PictureWarner has provided a theatrically correct 2.35:1 aspect anamorphically enhanced for widescreen TVs with an average bitrate of 5.80 Mbps. The print that has been used is clean, free from damage and grain as one would expect from such a modern film. Colours are bold and solid, but I thought tended towards the red in places, though this could have been deliberate from the film makers. Contrast and brightness are set to give very impressive solid blacks adding real depth to the picture. It's the detail level that is the fly in the ointment; it is not constant, fluctuating between good and poor, particularly in the back ground. Digitally there were no compression problems, but there was the merest whiff of edge enhancement. In all a pretty solid picture, certainly better than average but never more than that.
SoundThe disc has only the one sound track an English Dolby Digital 5.1 track. Now Warner knows a thing or two about an excellent sound track, unfortunately this isn't one of them. There is plenty of range, a reasonable level of bass holding together decent mid range while the treble is nicely balance, it's just that all the major work comes from the front. With the amount of action happening on screen, it would be natural to assume a terrific surround experience, this is not the case, the rears are used rather too sparsely, the odd car here and there, or to fill out the huge amount of incidental music necessary to these type of films. Whilst there is good bass, there are little LF effects, perhaps two good thumps throughout the entire run time. Dialogue is set to the centre, it is clear and precise and always audible. There is reasonable dynamic separation and when all the speakers come into play it does fill the room plus there is some directional steering to the sound. So whilst the overall track is not bad, it is a little disappointing compared to what could have been; certainly not one to test your system.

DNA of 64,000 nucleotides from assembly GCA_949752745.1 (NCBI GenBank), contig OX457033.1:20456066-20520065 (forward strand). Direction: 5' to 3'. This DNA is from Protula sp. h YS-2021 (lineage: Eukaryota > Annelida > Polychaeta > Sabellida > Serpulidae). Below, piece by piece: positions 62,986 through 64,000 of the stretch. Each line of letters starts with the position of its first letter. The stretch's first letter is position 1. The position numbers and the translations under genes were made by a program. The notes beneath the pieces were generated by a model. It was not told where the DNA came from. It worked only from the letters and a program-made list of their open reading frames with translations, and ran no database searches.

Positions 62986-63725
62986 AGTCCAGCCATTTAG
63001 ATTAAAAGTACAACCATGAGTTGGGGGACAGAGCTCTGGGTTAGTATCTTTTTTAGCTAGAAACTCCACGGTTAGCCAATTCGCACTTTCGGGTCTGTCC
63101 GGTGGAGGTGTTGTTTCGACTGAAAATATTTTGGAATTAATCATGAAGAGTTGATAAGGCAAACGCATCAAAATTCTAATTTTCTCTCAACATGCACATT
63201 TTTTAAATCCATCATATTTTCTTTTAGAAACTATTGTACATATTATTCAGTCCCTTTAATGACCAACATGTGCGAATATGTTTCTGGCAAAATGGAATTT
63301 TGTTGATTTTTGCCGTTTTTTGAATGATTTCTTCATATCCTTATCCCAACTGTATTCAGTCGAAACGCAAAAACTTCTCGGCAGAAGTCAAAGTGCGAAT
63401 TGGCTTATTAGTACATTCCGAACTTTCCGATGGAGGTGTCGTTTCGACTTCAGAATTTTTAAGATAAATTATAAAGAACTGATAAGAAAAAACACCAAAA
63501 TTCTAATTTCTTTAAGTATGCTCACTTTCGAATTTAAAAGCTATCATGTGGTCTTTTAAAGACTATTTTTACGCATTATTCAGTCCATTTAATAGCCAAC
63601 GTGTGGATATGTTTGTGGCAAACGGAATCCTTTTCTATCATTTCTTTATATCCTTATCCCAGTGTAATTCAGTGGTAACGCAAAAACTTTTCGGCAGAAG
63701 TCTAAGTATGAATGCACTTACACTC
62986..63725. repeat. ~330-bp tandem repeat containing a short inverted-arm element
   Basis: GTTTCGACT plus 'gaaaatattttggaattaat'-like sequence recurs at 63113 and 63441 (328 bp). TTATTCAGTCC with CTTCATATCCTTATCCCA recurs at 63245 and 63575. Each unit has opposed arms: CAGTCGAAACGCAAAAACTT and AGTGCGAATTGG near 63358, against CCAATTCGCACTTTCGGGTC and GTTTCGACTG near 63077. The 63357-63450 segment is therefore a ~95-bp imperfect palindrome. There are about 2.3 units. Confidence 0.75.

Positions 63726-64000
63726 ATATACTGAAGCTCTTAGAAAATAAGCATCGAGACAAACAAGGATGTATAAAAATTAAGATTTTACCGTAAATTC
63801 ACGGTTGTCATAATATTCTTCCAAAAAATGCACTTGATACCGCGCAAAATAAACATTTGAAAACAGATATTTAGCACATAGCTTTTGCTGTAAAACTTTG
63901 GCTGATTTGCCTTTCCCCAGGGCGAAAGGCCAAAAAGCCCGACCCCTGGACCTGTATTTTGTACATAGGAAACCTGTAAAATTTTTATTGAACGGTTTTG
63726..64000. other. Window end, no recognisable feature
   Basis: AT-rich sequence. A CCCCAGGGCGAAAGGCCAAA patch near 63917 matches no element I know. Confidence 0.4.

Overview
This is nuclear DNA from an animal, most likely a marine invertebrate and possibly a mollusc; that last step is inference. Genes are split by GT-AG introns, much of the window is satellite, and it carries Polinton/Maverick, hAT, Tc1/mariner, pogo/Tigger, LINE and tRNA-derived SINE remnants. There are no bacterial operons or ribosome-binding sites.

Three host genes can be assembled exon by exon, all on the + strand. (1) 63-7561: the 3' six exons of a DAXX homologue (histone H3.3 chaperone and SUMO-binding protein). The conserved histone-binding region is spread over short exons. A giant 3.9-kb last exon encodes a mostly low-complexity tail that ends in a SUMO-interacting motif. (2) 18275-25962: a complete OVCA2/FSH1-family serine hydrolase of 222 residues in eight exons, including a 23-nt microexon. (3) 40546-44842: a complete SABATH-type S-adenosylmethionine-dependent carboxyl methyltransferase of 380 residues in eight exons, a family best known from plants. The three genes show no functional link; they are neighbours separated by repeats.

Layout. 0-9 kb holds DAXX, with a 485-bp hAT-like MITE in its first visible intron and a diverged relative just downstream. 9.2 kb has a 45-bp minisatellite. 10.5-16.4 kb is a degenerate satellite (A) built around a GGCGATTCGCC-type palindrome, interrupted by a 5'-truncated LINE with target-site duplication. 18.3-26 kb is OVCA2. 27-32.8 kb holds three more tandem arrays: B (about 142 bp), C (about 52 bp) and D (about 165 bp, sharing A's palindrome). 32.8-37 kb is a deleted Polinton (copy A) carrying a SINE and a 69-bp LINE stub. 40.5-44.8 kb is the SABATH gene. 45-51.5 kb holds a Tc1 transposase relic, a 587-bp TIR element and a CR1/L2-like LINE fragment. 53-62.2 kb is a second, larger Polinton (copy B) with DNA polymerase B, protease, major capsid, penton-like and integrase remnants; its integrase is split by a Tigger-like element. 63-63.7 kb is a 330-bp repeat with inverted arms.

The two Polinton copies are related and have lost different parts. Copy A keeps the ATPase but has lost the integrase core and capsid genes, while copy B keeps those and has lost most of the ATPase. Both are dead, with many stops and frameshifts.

ExtrasThis being the unrated DVD there are some extras that are too 'unrated'.
First up there is the Daisy Duke's short shorts featurette, this, like most of the extras on the disc, is rather tongue in cheek and contains interviews with Simpson, and the 'designers of the shorts'. All rather throw away really, without adding anything of any real interest, unless you want to know how to cut down jeans.
Next up is The General Lee Lives featurette, this focuses on the real star of the film, the car. Plenty of interviews with the stunt drivers, restorers and the second unit director as they all drool over the car, must admit to liking this piece, though that might just be 'cos it's about the car.
Following that is How to Launch a Muscle Car 175 feet in 4 Seconds featurette, this explains how the jumps were achieved, basically a nitrogen powered ski launch. Contains the most behind the scene footage of all the extras and interviews with all the same people as the above feature.
The Hazards of Dukes: Behind-the-scenes featurette is the closes thing to a 'making of' and the most substantial extra excluding the additional scenes. All the major cast and crew are interviewed, it is all very light hearted and is narrated as per the film. Nothing new is learned during the run time, an equal measure of behind the scenes and actual finished film are shown. Its all rather unfocused and comes off as rather choppy.
Jessica Simpson has her 'These Boots are Made for Walking' video as an extra in Dolby digital 2.0 stereo, incorporating copious amounts of film footage.
There are some twenty five minutes of additional scenes, unchaptered with no explanation of there excise. Most are reshoots of scenes that made it into the film, if watched whole it is almost a shorter version of the film, some might say more enjoyable because of that! As part of these scenes there are three minutes of unrated additions, these are basically reshoots of one scene in the girls dorm at the university involving drug references and more nudity.
As with the additional scenes above there are two blooper reels, one rated (PG-13) the other 'unrated'. Both contain pretty much the same material, gaffs, mistakes fluffed lines etc., with the difference between the two versions one contains swearing, the other bleeped out swearing. All rather dull.
Also included is the theatrical trailer for the film. Finally when the disc boots up there are (skip-able) ads for already available DVD's such as Seinfeld and Batman Begins.
VerdictThe Dukes of Hazzard film is puerile, childish, vulgar and crass. It is Hollywood pandering to what is perceives as a majority audience with total disregard to its source material. From a business point of view, they might have a leg to stand on and this bares witness when you consider this DVD release, to cash in on a larger market share by releasing a different version to what has already been seen, albeit only slightly. As a DVD is a reasonable package, the film is given above average picture, slightly let down by the sound but comes right back with a decent selection of extras however light they might be. One for the jackass generation, for everyone else avoid.
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